Cauley Ferrari and Town Court apartments are located within West Bloomfield’s Township Center District Overlay area.

Cauley Ferrari and Town Court apartments are located within West Bloomfield’s Township Center District Overlay area.

Photo by Patricia O’Blenes

West Bloomfield's Township Center District Overlay making ‘slow but steady’ progress

By: Mark Vest | West Bloomfield Beacon | Published September 8, 2021

 West Bloomfield Township Supervisor Steven Kaplan expects Town Court apartments to be a “boon to our businesses.”

West Bloomfield Township Supervisor Steven Kaplan expects Town Court apartments to be a “boon to our businesses.”

Photo by Patricia O’Blenes


WEST BLOOMFIELD — In 2015, the West Bloomfield Township Board of Trustees created what is known as the Township Center District Overlay on Orchard Lake Road, from 14 Mile Road to about a quarter mile north of Maple Road, according to Township Supervisor Steven Kaplan.

More than five years after its implementation, Kaplan described the progress of the overlay district as “slow but steady.”

He cleared up what it is not meant to look like.

“The idea here is not to create a downtown area like Berkley, Birmingham, Royal Oak or Ferndale,” Kaplan said. “We’re not emulating or copying, but we’re trying to revitalize the area because that’s the gateway into the township.”

What Kaplan would like for the overlay district to be is “eye-catching” and “impactful,” and to feature “uniform development over the entire corridor.”

He added that West Bloomfield limits buildings and residences to three stories, with the exception of the overlay district, in which developments are permitted to be up to five stories.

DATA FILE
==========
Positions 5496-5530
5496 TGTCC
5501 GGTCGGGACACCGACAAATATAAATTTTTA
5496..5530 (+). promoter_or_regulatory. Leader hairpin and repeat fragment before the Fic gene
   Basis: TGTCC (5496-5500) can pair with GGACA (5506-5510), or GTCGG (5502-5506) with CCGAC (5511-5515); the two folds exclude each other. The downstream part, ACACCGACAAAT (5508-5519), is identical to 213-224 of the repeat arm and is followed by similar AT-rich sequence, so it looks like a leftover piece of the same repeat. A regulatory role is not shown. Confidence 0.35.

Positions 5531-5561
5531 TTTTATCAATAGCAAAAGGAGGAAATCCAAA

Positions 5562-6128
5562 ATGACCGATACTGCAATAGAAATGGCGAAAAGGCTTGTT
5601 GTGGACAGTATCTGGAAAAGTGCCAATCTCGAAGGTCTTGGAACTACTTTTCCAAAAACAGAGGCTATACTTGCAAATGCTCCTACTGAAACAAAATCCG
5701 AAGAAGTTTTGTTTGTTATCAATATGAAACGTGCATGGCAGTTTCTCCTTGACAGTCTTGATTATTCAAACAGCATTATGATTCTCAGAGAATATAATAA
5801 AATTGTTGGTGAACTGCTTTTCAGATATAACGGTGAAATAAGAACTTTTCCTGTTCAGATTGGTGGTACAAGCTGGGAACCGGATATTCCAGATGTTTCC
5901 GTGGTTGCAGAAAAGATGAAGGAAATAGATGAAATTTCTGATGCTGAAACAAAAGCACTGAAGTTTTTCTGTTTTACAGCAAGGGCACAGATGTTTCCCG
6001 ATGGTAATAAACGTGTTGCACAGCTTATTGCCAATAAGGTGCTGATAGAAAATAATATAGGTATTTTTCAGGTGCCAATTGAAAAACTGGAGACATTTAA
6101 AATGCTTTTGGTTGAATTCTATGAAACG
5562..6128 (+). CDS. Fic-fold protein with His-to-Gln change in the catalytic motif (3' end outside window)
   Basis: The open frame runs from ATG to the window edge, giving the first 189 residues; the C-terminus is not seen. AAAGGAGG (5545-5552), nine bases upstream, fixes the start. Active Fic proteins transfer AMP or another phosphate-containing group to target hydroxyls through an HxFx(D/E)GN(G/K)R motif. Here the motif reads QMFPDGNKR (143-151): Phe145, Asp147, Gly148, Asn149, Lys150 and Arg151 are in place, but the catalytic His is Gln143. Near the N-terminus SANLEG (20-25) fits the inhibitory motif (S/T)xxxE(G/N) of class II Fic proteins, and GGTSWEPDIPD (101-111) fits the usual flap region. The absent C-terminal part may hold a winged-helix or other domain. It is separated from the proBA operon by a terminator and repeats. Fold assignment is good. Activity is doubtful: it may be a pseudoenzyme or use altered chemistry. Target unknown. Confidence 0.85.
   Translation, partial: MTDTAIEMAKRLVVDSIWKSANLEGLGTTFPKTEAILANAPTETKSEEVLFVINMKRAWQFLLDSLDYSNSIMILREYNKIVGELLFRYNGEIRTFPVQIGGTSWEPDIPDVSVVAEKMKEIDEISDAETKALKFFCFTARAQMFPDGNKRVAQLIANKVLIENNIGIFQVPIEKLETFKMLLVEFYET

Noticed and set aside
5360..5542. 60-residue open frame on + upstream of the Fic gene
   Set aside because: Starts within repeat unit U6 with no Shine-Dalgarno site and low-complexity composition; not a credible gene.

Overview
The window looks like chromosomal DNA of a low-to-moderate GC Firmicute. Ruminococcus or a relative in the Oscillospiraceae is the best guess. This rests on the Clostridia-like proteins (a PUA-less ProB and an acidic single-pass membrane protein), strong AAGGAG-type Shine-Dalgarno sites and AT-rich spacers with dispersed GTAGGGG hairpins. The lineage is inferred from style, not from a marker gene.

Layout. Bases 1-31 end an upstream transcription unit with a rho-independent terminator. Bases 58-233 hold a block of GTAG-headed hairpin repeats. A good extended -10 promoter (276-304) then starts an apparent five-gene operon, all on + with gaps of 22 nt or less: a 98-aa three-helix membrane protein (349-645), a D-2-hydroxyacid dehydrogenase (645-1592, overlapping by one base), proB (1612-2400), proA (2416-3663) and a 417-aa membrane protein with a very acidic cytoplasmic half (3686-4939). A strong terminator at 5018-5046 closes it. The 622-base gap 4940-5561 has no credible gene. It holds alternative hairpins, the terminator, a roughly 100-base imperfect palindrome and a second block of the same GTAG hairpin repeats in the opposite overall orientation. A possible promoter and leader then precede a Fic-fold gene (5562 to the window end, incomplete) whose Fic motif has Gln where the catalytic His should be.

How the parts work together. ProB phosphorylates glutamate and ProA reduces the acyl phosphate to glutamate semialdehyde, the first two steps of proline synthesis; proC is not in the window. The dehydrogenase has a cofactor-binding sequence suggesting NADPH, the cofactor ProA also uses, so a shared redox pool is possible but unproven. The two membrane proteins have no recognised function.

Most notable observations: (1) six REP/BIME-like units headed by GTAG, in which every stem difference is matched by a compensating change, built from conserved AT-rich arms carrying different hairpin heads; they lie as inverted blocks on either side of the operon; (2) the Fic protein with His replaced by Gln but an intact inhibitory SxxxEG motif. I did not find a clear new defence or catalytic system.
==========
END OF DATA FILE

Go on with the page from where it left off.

For those who want to develop in that area, things like monuments, artwork and benches could be required.

“The idea is to make it pedestrian friendly and give it a downtown feel,” Kaplan said.

He cited the Town Court apartments as the kind of development the township is aiming for.

The apartments are located on Orchard Lake Road, north of 14 Mile Road, and Kaplan expects the development will be a “boon to our businesses.”

Property manager Cheyenne Zaremba said Town Court had its first move-ins at the end of June.

“We have a lot of different floor plans to choose from,” she said. “We are a luxurious community.”

Kaplan said Town Court, a four-story building with 192 units, is the first new apartment building in West Bloomfield since 1974.

“There are amenities that attract younger residents, like computer rooms, a lobby area on the third floor, right outside the pool, where somebody can host a party. … For a youngster, it might remind (them) of a dormitory, but a nice dormitory,” he said. “We’re aiming to attract all age groups, but especially the millennials. … That’s age group 29 to 40.”

Prior to the development of Town Court, Kaplan said, the Hampton Inn, a four-story hotel that opened in 2017, became the first hotel in West Bloomfield.

It is located at 14 Mile Road and Northwestern Highway, near Orchard Lake Road.

After that came Home 2 Suites, a five-story hotel that opened in 2019 in the same complex as the Hampton Inn, according to Kaplan.

Kaplan also provided an update about what could be in the works for a building that previously housed the old Barnes & Noble, located between 14 Mile and Maple roads, on the west side of Orchard Lake Road, prior to the bookstore closing in 2016.

“It’s a nice building, and we have a proposed development there. It’ll be like a Mediterranean market, an open market where you can buy products in bulk,” he said. “The younger generation, but I think even (the) older generation, likes the idea of a market where you can buy fresh food, fresh produce. … It hasn’t been finalized, but it’s in progress. … We’re confident that development, that Barnes & Noble building, will become a market, and it’ll have one or two restaurants attached.”

Restaurants that stay open late and offer a nightlife, along with an overlay district that has “walkability,” are other elements that could appeal to the township board.

Kaplan said that the Orchard Lake Road boulevard is also “part of the plan.”